The Granma Alazanes and Matanzas Cocodrilos will face off on January 22nd in game one. In previous years this might be game one of the finals. Instead it is game one of the 61st Cuban National Series. This represents a rematch from last April when Granma beat Matanzas in six games. Granma won their third title in the past five years. Cuba’s response to Covid-19 saw the delay of the baseball season. This is why we are roughly nine months from last seeing top level baseball on the island. That does not mean nothing has been happening in the Cuban baseball sphere.
2021 will be remembered for the most high level baseball defections we have seen in a calendar year. These defections represent a massive talent drain which will effect the league widely but certain teams even more directly. Trying to predict this upcoming season might be harder than ever. The simplest method might be to look at last years playoff field and lean on the teams returning the largest part of their roster. The immense loss of young talent could open the door for those who stayed and might have been blocked. Thus the league could be open for either a very young squad to rise or continue the trend of mature pitching leading the way.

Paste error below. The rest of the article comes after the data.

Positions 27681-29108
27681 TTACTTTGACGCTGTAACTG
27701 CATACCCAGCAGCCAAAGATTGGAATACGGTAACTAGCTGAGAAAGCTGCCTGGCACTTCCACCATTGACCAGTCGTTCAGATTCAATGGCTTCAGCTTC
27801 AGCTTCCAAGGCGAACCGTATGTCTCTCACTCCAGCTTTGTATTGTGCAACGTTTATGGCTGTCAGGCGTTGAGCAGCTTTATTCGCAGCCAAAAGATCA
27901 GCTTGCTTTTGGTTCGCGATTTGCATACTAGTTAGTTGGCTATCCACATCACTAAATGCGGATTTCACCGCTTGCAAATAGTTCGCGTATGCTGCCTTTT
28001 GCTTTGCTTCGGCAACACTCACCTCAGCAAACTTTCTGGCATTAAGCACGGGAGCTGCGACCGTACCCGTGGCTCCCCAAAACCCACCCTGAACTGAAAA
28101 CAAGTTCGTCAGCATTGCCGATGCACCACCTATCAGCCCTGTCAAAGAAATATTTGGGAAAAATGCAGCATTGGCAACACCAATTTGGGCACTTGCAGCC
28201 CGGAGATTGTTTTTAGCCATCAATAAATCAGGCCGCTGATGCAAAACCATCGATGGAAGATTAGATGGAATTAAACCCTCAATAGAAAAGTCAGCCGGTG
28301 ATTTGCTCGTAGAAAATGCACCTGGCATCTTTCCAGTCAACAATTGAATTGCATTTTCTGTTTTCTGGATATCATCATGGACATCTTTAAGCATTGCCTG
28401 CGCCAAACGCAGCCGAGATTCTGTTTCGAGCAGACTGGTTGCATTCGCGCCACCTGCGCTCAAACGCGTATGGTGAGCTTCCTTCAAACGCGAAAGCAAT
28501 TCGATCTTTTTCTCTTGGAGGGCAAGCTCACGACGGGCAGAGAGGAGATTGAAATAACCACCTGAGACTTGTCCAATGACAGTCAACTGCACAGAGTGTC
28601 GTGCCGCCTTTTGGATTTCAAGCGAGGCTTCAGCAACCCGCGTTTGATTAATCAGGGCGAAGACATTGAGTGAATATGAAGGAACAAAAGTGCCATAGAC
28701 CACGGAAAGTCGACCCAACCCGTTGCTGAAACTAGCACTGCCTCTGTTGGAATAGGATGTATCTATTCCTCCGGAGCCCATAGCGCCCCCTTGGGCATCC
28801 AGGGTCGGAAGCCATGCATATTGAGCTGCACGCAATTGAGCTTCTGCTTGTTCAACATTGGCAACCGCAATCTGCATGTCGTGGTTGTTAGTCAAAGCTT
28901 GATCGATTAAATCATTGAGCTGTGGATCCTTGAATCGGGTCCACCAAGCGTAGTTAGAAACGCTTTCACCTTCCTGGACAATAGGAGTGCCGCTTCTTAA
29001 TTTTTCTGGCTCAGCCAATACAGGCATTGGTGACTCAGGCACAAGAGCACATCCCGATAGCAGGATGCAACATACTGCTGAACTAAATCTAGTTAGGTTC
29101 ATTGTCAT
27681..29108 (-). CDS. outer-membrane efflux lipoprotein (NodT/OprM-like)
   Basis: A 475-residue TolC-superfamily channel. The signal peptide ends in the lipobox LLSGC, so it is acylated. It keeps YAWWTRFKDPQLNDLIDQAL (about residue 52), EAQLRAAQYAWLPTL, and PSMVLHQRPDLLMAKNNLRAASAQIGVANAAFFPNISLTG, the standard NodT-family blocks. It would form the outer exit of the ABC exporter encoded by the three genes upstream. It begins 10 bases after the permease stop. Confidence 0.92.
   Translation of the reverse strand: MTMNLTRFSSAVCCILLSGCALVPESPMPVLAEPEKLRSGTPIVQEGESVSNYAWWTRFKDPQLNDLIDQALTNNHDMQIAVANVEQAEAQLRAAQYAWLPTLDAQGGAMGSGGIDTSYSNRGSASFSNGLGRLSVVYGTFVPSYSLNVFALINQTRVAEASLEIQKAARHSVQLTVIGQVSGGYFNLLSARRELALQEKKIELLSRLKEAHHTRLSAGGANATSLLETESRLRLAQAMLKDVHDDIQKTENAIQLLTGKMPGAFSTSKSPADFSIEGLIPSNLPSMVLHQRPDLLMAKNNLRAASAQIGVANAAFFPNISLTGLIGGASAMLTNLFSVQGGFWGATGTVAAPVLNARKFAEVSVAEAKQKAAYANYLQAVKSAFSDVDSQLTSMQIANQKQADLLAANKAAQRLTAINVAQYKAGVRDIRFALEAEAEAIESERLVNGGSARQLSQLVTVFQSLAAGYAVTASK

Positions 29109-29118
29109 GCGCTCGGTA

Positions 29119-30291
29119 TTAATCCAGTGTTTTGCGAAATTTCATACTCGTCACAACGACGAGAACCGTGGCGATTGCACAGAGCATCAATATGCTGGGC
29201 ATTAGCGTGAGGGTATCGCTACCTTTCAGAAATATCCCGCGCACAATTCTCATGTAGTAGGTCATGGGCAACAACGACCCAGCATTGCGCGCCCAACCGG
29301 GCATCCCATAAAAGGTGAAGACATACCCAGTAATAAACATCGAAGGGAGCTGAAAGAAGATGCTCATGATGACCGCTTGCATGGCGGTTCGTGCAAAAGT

Predicted Order of Finish
The Crocodiles fell just short of winning their second consecutive title. Many have lamented the fact that they have repatriated players some from other provinces instead of being comprised purely of players from Matanzas. They are a mature team and are running the majority of that roster back. Veteran hurlers Yoennis Yera, Noelvis Entenza and Yonder Martinez seem ageless. I normally wouldn’t suggest relying on arms in their 30s but the National Series works a little differently.
Sancti Spíritus Gallos
The young Gallos took a step forward last year. They had the best record but were swept by a veteran Piñar squad in round one. They still have many of the young maturing players that won the U23 competition in 2019, the last year it was held. The loss of Geysel Cepeda hurts but the returnees should keep them competitive.
Pinar del Río Vegueros